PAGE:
A.Life.Silent

On these hard wooden chairs in the air conditioned oasis of Mepkin’s sanctuary, I took refuge from the 111 degree heat index and the blanket of silence that draped over the weekend, like auditory humidity, like shaggy Spanish moss, ubiquitous and moody. I woke at 5:15 to stumble in the still and warm dark to this spot, to listen to Psalms lifted up by gentle tenors. I returned at noon to listen again, more voices, more song, more prayer. And again for Vespers, then Compline, and in between, in the day’s long stretches of sunshine and heat and not enough breeze, there were no voices. No words. At meals the only conversation was the clinking of silverware on china, the screech of wooden chairs pulled in and out under the tables.  For two days, no one knew or said my name, no one asked me anything, or asked of me anything. There was only time, open and unspoken.

I am a lover and seeker of silence. In the car, I often turn off the radio. I do not open Pandora’s music box when on the computer. I mute the TV. My husband, on the other hand, will idle in the driveway for several minutes — even if we are running late — while he loads up his playlist. When he comes home for lunch, the first thing he does is turn on his mp3. While cooking dinner, it’s Miles Davis or Bill Evans.  My mother, too, craved noise.  She always had the TV or radio on. Always. When she went out to run an errand, she left the radio on for her cat — projecting her need for music and words on to her kitty.   I often worried what would happen if Mom’s ALS progressed to the point where she would come live with us — not because I feared the heavy-lifting of caretaking, but because I wasn’t sure if we could share the same sound environment and not go crazy.

In her last months, my time with mom was spent on high auditory alert. If I wasn’t right beside her, and even when I was, my ears were tuned in for the slightest sound of choking, for any noise that suggested she was trying to get up from a chair or reach for something.

As I soak in the luxuriousness of Mepkin Abbey’s cloistered quiet, I wonder if the inner dialogue gets louder, or lonely, after days and years of vowed voicelessness. And what it must have been like for my mother, and others, hushed not by holy vows but by helpless vocal chords.  I am haunted by her silenced voice. By what was left unsaid, unheard, what I should have listened for but did not, could not. By the sweet memory what I could hear: the tiny high-pitched squeal, barely a noise at all, that was her laugh. The labored puff of air forced through an unmovable jaw, the small, scared groan. The voices of Regis and Kelly in the background, the volume, always, turned up.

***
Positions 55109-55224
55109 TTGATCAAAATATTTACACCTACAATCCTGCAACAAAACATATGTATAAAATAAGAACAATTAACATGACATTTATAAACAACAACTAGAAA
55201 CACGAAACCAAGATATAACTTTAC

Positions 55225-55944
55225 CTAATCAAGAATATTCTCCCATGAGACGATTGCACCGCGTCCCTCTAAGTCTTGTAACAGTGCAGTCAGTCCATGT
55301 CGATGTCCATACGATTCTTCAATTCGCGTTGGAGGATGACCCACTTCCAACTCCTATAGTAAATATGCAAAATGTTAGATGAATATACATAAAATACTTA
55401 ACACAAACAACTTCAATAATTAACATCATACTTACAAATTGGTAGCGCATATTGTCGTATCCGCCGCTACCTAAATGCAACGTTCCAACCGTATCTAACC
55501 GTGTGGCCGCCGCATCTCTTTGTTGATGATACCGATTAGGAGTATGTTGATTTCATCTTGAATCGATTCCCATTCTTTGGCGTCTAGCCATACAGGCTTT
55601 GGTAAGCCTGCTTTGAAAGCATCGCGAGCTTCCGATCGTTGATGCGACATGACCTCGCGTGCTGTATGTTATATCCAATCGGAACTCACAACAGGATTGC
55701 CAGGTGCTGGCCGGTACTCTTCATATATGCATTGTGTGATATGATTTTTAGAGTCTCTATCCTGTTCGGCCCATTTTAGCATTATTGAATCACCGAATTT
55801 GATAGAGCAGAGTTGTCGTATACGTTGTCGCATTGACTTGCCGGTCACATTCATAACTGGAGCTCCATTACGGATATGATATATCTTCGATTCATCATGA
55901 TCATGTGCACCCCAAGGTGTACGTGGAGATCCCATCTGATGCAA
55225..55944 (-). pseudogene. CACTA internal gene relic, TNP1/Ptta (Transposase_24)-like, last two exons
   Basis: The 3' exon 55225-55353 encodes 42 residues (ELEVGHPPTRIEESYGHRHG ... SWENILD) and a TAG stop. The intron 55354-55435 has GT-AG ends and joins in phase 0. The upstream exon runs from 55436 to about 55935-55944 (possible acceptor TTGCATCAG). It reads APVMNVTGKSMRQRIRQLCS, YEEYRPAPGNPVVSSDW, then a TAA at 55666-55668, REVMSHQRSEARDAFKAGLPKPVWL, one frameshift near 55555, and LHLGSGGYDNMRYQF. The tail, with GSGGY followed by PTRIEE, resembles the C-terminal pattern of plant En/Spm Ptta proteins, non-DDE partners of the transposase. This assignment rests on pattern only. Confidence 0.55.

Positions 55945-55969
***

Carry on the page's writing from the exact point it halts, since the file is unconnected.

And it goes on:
stephanie

 

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~ by Stephanie on 08/01/2011.

5 Responses to “A.Life.Silent”

  1. audidtory humidity. Yes, that says it exactly – what I felt yesterday, and often on these summer days. shaggy and heavy like spanish moss. you were brave to enter the silence, then, and to hear the noises that were there. thank you for talking about them. it evokes much in me.

  2. Your piece reminded me of days at Holy Cross Abbey in Berryville, Va and my experience of silence that left me troubled as I returned to a life too busy, too noisy for attention. My mother also lost her voice the last two years of her life, but I found I relied on her facial expressions of delight at beauty, at the approach of her husband though she did not know it was he. I grieve still for the words we were never able to share during those years of watching her life close in on her. Now I need to make reservations to return to the Abbey.

  3. Stephanie – the beauty of the words you write come from the silence you permit yourself.

  4. Mepkin Abbey sounds extraordinary, as are your words. I don’t think I’ve ever read a piece of writing like this — so powerful and calm and desperate, all at once.

  5. Stephanie, your writing is so beautiful, so evocative. You capture the situation, your feelings, your Mom, and your wise observations in such a touching way. I hope the process of writing is as healing for you as it is for others to read your work.

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